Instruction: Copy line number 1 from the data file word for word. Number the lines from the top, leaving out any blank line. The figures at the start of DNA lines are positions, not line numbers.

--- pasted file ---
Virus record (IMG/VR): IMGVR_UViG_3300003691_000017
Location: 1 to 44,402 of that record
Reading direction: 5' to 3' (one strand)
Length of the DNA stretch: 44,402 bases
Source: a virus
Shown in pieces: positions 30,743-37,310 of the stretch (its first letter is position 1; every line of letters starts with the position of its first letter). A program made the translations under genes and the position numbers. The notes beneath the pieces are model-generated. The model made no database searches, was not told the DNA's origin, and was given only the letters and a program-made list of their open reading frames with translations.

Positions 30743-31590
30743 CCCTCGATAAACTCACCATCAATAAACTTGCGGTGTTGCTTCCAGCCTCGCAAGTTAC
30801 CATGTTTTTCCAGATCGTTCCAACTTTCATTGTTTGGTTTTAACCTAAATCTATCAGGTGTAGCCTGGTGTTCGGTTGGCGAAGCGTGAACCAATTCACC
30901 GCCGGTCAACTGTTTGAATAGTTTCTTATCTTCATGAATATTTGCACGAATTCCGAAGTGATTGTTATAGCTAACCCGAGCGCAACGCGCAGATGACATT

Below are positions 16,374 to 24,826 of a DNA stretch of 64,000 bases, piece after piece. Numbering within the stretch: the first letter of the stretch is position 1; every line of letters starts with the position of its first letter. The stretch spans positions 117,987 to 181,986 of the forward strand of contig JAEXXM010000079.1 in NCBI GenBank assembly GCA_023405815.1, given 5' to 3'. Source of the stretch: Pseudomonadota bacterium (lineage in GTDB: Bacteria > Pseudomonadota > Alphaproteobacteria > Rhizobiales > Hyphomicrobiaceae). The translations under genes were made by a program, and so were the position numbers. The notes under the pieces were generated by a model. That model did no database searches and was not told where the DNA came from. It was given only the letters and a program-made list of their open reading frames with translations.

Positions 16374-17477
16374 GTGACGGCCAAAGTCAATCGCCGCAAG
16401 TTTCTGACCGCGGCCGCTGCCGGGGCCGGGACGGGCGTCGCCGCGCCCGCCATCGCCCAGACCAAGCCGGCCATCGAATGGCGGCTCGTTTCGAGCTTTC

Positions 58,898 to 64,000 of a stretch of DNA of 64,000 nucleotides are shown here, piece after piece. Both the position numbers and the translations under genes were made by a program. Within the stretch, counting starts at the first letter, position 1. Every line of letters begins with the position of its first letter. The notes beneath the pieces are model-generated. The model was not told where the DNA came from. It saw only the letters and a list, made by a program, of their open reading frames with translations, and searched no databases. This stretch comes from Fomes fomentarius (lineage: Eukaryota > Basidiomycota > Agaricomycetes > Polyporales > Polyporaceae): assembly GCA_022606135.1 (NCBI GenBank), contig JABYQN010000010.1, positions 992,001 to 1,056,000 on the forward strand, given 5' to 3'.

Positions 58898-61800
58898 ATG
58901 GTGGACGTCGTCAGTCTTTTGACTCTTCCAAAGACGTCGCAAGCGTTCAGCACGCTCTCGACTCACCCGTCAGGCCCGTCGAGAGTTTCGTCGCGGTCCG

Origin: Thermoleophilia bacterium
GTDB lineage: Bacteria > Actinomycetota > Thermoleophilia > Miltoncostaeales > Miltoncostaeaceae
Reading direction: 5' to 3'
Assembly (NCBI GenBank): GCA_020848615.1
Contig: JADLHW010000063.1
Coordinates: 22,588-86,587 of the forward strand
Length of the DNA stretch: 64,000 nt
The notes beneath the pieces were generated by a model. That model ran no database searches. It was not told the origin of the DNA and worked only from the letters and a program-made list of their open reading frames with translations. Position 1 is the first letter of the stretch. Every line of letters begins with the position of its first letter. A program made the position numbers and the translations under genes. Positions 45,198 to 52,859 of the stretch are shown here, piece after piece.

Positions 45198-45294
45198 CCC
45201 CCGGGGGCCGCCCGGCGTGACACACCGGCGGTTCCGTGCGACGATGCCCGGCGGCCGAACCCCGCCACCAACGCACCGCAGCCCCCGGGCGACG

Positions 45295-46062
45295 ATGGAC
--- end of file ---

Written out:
Virus record (IMG/VR): IMGVR_UViG_3300003691_000017